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What to do with navel oranges

Buying: Pick firm fruit with no bruises or rough patches on the skin. Fruit should smell fresh and feel heavy, which indicates lots of juice.

Storing: Store at room temperature for up to one week, or refrigerate for two.

Preparing: Simply cut in slices and serve. Or when using in cooking or as part of a dish, peel and chop. To add a delicious orange flavour to food, wash oranges, then add finely grated orange skin (zest).

Nutrition: There is considerable evidence that eating fruits helps prevent a number of chronic diseases, and citrus fruits play a role thanks to both their antioxidant capacity (from vitamin C, carotenoids and certain phytochemicals) and their nutrients such as folate and potassium. There is growing evidence citrus fruits are particularly protective against some cancers and increased consumption gives more protection.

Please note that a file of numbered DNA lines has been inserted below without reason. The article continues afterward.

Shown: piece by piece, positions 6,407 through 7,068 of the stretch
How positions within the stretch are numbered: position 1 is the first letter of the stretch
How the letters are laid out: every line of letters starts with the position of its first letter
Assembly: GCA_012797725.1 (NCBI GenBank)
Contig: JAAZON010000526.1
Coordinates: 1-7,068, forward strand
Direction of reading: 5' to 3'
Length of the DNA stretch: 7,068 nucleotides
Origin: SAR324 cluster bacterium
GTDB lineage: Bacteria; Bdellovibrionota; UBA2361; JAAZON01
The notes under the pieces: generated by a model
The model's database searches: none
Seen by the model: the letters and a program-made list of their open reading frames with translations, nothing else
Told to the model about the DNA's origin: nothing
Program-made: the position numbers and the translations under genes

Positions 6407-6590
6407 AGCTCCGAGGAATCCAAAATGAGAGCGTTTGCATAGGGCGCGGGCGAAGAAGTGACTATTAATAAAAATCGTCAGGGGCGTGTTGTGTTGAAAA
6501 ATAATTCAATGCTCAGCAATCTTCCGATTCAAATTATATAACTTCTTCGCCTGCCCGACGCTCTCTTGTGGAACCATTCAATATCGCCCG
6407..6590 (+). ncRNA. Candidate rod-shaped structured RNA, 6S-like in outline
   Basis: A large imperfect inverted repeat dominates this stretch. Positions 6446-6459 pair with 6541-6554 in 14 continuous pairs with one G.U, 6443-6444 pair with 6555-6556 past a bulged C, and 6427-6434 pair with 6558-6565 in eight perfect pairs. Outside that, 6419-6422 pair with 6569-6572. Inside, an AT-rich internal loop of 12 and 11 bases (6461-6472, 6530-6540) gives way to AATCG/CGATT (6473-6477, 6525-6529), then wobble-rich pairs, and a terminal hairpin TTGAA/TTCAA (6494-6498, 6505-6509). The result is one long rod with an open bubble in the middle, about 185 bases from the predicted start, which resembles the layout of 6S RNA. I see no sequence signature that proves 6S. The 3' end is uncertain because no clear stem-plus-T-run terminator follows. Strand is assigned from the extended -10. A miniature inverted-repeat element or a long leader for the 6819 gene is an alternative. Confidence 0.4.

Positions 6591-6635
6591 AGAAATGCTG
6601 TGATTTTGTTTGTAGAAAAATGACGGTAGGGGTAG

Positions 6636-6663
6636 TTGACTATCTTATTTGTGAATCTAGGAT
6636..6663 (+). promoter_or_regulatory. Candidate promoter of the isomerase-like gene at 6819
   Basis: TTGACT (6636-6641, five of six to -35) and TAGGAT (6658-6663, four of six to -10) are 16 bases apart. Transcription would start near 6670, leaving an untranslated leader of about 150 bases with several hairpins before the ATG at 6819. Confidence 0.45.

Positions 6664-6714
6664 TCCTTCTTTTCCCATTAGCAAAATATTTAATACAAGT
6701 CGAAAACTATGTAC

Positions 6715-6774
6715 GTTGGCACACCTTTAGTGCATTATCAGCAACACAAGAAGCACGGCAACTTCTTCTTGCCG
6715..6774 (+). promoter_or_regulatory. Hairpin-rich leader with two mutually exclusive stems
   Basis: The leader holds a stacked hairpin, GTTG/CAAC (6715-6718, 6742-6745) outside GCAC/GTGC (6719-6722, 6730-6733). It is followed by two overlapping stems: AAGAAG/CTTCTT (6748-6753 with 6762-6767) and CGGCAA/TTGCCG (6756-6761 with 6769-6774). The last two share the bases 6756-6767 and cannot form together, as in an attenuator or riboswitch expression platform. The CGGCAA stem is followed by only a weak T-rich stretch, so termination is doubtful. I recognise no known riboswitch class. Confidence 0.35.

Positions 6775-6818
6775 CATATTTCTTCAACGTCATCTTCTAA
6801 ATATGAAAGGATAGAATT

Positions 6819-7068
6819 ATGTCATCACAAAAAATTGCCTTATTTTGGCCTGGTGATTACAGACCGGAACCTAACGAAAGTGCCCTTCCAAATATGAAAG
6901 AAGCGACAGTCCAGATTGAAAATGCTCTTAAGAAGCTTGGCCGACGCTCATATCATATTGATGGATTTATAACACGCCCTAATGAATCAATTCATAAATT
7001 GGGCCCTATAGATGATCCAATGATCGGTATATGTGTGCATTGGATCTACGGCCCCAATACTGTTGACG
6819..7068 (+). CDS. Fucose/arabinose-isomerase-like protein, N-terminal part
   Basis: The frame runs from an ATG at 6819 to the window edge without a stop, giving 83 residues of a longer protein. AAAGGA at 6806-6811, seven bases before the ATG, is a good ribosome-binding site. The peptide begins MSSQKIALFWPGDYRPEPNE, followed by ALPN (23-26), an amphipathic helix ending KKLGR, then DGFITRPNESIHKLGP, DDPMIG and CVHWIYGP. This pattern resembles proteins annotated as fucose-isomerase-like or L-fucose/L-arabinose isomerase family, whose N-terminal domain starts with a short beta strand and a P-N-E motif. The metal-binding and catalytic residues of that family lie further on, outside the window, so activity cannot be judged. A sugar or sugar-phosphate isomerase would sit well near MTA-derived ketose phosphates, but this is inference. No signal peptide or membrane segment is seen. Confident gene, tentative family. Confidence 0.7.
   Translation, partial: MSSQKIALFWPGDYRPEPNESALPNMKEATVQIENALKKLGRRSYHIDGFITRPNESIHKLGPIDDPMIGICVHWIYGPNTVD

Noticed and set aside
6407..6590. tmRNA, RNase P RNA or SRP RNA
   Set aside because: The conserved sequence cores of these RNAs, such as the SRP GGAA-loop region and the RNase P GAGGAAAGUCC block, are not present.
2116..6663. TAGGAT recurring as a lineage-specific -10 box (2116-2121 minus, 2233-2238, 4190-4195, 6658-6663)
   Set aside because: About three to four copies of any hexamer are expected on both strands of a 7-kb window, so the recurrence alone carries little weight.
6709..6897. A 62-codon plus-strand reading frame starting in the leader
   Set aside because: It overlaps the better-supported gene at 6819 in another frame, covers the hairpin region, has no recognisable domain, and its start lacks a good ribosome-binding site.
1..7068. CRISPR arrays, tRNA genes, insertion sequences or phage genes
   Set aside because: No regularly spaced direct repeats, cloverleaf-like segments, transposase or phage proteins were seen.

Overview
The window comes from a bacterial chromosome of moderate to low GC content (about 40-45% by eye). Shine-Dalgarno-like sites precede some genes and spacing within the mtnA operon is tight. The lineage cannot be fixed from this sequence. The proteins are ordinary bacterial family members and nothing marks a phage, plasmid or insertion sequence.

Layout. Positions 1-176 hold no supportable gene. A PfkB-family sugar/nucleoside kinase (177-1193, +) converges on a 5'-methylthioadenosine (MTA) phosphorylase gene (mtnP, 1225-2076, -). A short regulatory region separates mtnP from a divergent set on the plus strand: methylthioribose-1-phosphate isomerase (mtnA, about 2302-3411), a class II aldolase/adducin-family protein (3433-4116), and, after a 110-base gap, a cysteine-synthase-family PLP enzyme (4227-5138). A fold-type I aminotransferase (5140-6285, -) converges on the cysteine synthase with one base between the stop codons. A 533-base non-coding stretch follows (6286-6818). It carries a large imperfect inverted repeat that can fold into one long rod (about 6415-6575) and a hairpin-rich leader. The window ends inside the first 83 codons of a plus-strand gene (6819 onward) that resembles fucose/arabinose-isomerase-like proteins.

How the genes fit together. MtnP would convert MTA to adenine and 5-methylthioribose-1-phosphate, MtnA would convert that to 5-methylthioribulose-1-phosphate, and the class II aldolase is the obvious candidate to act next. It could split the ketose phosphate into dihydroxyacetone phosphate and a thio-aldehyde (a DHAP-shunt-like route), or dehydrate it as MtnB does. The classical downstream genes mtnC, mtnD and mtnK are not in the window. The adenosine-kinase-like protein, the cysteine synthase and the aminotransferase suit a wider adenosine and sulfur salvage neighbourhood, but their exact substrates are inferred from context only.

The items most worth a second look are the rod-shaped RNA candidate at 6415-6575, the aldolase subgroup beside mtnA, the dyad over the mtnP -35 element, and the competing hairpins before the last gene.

• Glaze ham or marinate chicken or pork before roasting: combine orange juice with zest, chopped garlic, sage or bay leaves, a sprinkle of brown sugar, and a little orange marmalade. Glaze ham or marinate meat before cooking.
  • Combine orange segments with watercress, cooked salmon, sliced red onion, sliced fennel, and a little chopped parsley. Dress with olive oil, balsamic vinegar, and lemon juice.
  • For a quick dessert, place a layer of sponge finger biscuits or cubed sponge cake in a serving glass. Top with 2 tablespoons of low-fat yoghurt, chopped navel oranges, sliced strawberries, then another layer of yoghurt. Repeat layers if using a tall glass. Top with chopped nuts and serve.
  • Combine cooked couscous with navel orange segments, chopped pineapple, a little ground cinnamon, chopped nuts, and a generous handful of chopped fresh coriander.

Did you know? The 'bellybutton' you see on the surface of a navel orange is actually a smaller fruit attached to the main fruit. You can sometimes see this when you peel and separate the orange. As the smaller fruit grows, the 'navel' on the orange becomes bigger.

First published: Aug 2009



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